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Boy, Snow, Bird

Oyeyemi, Helen (Book - 2014 )
Average Rating: 3.5 stars out of 5.
Boy, Snow, Bird
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"From the prizewinning author of Mr. Fox, the Snow White fairy tale brilliantly recast as a story of family secrets, race, beauty, and vanity. In the winter of 1953, Boy Novak arrives by chance in a small town in Massachusetts, looking, she believes, for beauty-the opposite of the life she's left behind in New York. She marries a local widower and becomes stepmother to his winsome daughter, Snow Whitman. A wicked stepmother is a creature Boy never imagined she'd become, but elements of the familiar tale of aesthetic obsession begin to play themselves out when the birth of Boy's daughter, Bird, who is dark-skinned, exposes the Whitmans as light-skinned African Americans passing for white. Among them, Boy, Snow, and Bird confront the tyranny of the mirror to ask how much power surfaces really hold. Dazzlingly inventive and powerfully moving, Boy, Snow, Bird is an astonishing and enchanting novel. With breathtaking feats of imagination, Helen Oyeyemi confirms her place as one of the most original and dynamic literary voices of our time."-- "A reimagining of the Snow White story set in the United States during the 1950s and 1960s"--
Authors: Oyeyemi, Helen
Statement of Responsibility: Helen Oyeyemi
Title: Boy, snow, bird
Characteristics: 308 pages ; 22 cm
Content Type: text
Media Type: unmediated
Carrier Type: volume
Summary: "From the prizewinning author of Mr. Fox, the Snow White fairy tale brilliantly recast as a story of family secrets, race, beauty, and vanity. In the winter of 1953, Boy Novak arrives by chance in a small town in Massachusetts, looking, she believes, for beauty-the opposite of the life she's left behind in New York. She marries a local widower and becomes stepmother to his winsome daughter, Snow Whitman. A wicked stepmother is a creature Boy never imagined she'd become, but elements of the familiar tale of aesthetic obsession begin to play themselves out when the birth of Boy's daughter, Bird, who is dark-skinned, exposes the Whitmans as light-skinned African Americans passing for white. Among them, Boy, Snow, and Bird confront the tyranny of the mirror to ask how much power surfaces really hold. Dazzlingly inventive and powerfully moving, Boy, Snow, Bird is an astonishing and enchanting novel. With breathtaking feats of imagination, Helen Oyeyemi confirms her place as one of the most original and dynamic literary voices of our time."--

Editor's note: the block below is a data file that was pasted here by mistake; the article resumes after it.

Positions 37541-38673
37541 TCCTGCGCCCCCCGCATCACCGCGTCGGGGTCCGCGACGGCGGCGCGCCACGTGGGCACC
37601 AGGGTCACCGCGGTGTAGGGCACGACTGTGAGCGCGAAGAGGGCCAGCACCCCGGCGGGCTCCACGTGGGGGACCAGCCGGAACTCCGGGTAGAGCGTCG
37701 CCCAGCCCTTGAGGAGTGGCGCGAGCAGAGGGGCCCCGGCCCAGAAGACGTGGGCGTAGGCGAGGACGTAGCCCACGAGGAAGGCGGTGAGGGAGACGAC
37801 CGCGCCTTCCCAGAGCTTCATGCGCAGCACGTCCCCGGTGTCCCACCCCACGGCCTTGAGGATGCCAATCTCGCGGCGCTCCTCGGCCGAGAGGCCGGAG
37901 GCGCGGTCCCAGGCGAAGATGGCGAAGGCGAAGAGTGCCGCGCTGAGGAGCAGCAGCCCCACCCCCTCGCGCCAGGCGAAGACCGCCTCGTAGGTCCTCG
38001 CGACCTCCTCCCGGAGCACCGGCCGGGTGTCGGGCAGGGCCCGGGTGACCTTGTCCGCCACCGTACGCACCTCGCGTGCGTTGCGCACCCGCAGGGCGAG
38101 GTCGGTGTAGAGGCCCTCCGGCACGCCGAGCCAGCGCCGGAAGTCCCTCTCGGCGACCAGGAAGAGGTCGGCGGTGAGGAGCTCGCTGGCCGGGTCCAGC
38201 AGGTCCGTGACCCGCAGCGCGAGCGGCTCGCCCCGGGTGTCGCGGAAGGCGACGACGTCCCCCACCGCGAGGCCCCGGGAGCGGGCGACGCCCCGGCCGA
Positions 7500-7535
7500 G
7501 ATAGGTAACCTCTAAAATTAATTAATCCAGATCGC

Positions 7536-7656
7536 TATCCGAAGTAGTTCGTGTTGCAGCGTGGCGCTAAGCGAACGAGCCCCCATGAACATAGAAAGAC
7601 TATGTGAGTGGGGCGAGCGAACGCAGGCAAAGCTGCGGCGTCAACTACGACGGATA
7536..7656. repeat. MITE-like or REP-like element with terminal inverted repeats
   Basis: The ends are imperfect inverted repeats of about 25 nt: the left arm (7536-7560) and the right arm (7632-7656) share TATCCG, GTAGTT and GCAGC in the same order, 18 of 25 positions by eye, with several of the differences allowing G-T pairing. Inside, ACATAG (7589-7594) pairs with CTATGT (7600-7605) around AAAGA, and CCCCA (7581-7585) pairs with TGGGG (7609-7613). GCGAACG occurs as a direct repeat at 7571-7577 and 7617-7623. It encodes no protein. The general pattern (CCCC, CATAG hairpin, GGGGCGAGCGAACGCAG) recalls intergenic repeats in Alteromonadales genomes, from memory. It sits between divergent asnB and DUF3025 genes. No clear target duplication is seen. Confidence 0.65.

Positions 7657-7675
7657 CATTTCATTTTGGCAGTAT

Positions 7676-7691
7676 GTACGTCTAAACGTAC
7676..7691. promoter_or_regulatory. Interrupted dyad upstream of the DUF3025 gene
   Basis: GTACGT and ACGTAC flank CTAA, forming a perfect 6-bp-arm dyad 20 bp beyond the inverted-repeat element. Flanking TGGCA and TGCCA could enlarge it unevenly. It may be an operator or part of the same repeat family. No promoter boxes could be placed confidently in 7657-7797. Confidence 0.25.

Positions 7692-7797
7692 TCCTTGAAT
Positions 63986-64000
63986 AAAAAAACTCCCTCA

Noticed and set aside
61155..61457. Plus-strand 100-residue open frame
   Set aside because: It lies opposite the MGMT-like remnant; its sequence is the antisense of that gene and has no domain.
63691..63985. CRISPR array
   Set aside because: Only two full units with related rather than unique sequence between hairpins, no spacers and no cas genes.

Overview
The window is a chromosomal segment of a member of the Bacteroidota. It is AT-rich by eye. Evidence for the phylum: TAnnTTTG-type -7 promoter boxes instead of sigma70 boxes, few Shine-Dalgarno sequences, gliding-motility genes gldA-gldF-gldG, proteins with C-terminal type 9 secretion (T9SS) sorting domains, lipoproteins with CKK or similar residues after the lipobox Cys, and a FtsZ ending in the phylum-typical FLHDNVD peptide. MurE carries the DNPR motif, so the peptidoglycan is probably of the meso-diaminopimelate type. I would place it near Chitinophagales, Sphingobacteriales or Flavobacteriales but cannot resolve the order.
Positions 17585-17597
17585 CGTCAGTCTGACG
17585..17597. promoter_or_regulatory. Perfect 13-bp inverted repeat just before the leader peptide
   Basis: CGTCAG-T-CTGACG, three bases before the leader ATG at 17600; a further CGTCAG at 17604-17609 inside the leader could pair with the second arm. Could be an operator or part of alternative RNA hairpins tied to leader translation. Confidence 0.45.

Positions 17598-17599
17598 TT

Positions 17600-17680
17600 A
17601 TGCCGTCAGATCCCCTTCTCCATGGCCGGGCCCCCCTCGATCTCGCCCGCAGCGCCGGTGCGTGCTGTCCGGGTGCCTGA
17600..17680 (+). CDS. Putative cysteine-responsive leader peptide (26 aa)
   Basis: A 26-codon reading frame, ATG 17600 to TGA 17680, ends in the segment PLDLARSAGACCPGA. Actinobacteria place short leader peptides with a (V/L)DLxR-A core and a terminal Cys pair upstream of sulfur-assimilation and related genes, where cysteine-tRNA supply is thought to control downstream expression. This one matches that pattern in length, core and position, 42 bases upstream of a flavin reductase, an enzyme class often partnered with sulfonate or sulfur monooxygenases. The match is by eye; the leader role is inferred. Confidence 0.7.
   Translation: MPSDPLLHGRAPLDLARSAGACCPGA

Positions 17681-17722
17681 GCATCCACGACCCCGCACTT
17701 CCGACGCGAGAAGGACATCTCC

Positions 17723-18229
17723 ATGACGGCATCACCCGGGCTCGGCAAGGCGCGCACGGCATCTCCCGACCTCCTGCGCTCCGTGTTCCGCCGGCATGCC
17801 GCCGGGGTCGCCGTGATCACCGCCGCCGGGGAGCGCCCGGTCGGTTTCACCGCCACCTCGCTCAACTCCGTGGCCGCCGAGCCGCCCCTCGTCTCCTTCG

"A reimagining of the Snow White story set in the United States during the 1950s and 1960s"--
Subject Headings: Fairy tales Adaptations FICTION / Literary. bisacsh FICTION / Fairy Tales, Folk Tales, Legends & Mythology. bisacsh FICTION / General. bisacsh
Genre/Form: Fantasy fiction
Topical Term: Fairy tales
FICTION Literary
FICTION Fairy Tales, Folk Tales, Legends & Mythology
FICTION General
LCCN: 2013025053
ISBN: 9781594631399
1594631395
Branch Call Number: FIC O
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From the critics


Library Staff

Comment by: BCD2013 May 06, 2014

Oyeyemi, named one of Granta’s Best Young British Novelists, reimagines the Snow White fairy tale as a story involving African Americans passing as white.


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A patron review from the Adult Summer Game: "Great book! Intriguing and well-spun storyline. Definitely shows that the author has lots of creativity and imagination."

May 14, 2014
  • gvlee rated this: 2 stars out of 5.

Supposedly a twist on Snow White, this tale has almost no bearing on the fairy tale. This story is about Boy, a white woman who sends away her beautiful white looking stepdaughter, when Boy's own baby is born looking black. The story is told incoherently and the few references to the Snow White fairy tale just confuse matters. The "ending" is deeply unsatisfying and there is no resolution to the story. I strongly do not recommend this book.

May 10, 2014
  • shannon40 rated this: 1 stars out of 5.

Great writing. Illogical plot (if you can even call it a plot). There is a story waiting to be told about the culture of light-skinned African-Americans during the 1930-1960 period. This isn't it.

Oyeyemi, named one of Granta’s Best Young British Novelists, reimagines the Snow White fairy tale as a story involving African Americans passing as white.

Apr 19, 2014
  • kninchicago rated this: 4 stars out of 5.

The title of this book is the names of the three women featured in this novel. Boy Novak runs away from her abusive father to live in Connecticut, where she marries a man with a beautiful stepdaughter named Snow. Boy becomes pregnant and when she gives birth, it’s clear from her daughter Bird’s appearance that her husband is actually a black man and passing for white. Using elements of mysticism and fairy tale, Oyeyemi explores race relations in 1950s New England with touching results.

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